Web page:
Irrational buying controls see ODI increase by 24.1% in Q1
China’s non-financial outbound direct investment surged 24.1 percent year-on-year in the first quarter this year, as stringent controls have reined in domestic companies’ irrational buying spree, the Ministry of Commerce said.
Chinese investors made $25.5 billion of non-financial ODI in 2,023 foreign enterprises across 140 economies from January to March, according to a recent online statement released by the ministry.
“The structure of ODI has been optimized, as stringent controls have effectively reined in irrational outbound investment,” the ministry said.
Data showed the majority of Chinese outbound investment flowed into sectors such as leasing, mining, manufacturing and information technology services during the first quarter. ODI in the leasing and business service sectors accounted for approximately one fourth of the total.
In comparison, no new investments were made in the property, sports and entertainment industries in the same period, the ministry said.
China’s outbound direct investment, after peaking in 2016, saw a drastic reduction in 2017 amid the government’s efforts to curb irrational investment overseas that have brought potential risks to over- all financial security.
China’s ODI in economies participating in the Belt and Road Initiative climbed 22.4 percent year-onyear to $3.61 billion in the first three months this year, the ministry said.
Liu Zhiyuan, secretary general of Beijing-based Transcontinental Research Institute, said Chinese companies eyeing overseas expansion in economies involved with the Belt and Road Initiative need to share risk information and unite to build a risk-prevention system.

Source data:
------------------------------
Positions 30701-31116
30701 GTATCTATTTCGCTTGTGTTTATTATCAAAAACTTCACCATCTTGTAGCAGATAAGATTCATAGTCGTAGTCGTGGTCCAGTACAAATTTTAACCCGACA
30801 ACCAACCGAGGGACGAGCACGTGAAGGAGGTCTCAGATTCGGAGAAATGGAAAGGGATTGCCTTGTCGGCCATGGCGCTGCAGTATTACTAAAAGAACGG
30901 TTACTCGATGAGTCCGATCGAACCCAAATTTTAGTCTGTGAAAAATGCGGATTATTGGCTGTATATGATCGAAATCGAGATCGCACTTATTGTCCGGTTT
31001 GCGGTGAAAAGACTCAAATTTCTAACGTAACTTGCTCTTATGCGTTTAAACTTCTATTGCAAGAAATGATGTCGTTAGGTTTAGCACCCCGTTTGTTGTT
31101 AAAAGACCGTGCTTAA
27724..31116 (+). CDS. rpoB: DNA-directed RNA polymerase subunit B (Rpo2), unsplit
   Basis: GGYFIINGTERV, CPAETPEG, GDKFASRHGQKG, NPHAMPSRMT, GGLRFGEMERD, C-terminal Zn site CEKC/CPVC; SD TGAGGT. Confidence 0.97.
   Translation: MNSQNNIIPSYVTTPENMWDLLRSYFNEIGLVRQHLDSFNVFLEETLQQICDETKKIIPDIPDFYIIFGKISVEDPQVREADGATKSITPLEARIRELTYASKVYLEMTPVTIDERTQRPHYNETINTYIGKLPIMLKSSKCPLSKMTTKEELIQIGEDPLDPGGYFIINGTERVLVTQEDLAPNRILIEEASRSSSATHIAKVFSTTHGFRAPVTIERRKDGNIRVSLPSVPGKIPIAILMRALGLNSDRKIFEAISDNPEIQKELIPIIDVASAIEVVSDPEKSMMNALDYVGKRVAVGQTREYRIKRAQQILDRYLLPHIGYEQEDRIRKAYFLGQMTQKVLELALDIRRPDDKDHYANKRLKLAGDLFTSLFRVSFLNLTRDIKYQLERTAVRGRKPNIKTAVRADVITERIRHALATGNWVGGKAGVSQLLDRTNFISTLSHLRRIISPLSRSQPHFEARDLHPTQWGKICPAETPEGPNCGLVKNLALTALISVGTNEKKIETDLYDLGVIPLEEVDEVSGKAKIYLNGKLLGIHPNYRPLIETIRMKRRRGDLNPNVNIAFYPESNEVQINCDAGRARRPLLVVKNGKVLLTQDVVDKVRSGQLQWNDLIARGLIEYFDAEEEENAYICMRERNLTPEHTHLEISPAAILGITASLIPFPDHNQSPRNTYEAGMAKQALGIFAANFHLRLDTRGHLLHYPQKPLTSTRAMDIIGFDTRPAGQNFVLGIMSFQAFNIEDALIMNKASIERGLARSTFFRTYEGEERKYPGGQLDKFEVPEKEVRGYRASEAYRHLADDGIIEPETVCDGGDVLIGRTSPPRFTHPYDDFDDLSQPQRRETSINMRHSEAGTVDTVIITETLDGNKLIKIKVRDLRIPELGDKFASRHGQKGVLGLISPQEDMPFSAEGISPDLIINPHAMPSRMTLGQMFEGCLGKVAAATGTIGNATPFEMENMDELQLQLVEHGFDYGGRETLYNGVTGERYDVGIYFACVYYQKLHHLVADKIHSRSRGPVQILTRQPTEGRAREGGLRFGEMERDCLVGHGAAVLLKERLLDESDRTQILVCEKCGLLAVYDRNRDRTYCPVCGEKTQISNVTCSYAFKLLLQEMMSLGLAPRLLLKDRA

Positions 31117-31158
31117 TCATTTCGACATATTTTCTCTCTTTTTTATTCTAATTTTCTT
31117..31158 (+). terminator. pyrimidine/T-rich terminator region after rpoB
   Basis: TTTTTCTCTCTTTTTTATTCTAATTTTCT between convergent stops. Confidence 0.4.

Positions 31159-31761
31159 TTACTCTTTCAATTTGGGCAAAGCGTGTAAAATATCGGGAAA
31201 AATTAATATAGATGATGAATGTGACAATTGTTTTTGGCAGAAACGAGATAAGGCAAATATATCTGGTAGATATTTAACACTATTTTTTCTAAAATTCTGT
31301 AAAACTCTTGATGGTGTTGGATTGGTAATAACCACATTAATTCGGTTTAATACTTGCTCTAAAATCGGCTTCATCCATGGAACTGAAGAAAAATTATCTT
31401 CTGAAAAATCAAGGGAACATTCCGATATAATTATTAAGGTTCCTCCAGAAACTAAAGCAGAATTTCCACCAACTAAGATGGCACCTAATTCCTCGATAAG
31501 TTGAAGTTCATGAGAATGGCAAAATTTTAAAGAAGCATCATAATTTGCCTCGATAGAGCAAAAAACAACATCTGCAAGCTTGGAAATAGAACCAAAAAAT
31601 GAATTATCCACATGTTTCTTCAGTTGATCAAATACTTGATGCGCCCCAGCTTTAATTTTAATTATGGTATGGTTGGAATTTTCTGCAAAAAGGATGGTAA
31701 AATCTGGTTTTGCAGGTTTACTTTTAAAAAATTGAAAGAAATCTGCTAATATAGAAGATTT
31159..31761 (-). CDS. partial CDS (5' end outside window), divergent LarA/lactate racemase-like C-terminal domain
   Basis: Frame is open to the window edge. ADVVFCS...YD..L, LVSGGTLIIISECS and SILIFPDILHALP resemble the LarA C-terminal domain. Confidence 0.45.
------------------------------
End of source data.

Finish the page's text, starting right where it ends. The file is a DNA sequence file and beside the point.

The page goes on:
“Seeking enhanced cooperation with local partners is an effective way for Chinese companies to prevent potential risks and lower operational costs,” Liu told China Daily. “The collaboration can be conducive to fueling local economic development and improving the livelihood of local people.”
Data showed foreign direct investment in China registered steady growth, as the country made concentrated efforts to improve the business environment and pledged a new round of opening-up measures.
FDI into the Chinese mainland rose 0.5 percent year-on-year to 227.54 billion yuan ($36.2 billion) in the first quarter this year, according to the commerce ministry. In particular, foreign capital into China’s high-tech industry accounted for nearly one fifth of the total FDI.
Huang Yong, director of the International Cooperation Center of the National Development and Reform Commission, said China will continue to open up and facilitate free trade and investment, as creating a stable, fair and transparent business environment is one of the country’s priorities to attract foreign investment.
Measures will include improving laws and regulations involved with intellectual property protection, further opening up the financial industry, and absorbing more foreign capital in the country’s central, western, and northeastern cities, Huang said in an article.
Seeking enhanced cooperation with local partners is an effective way for Chinese companies to prevent potential risks and lower operational costs.”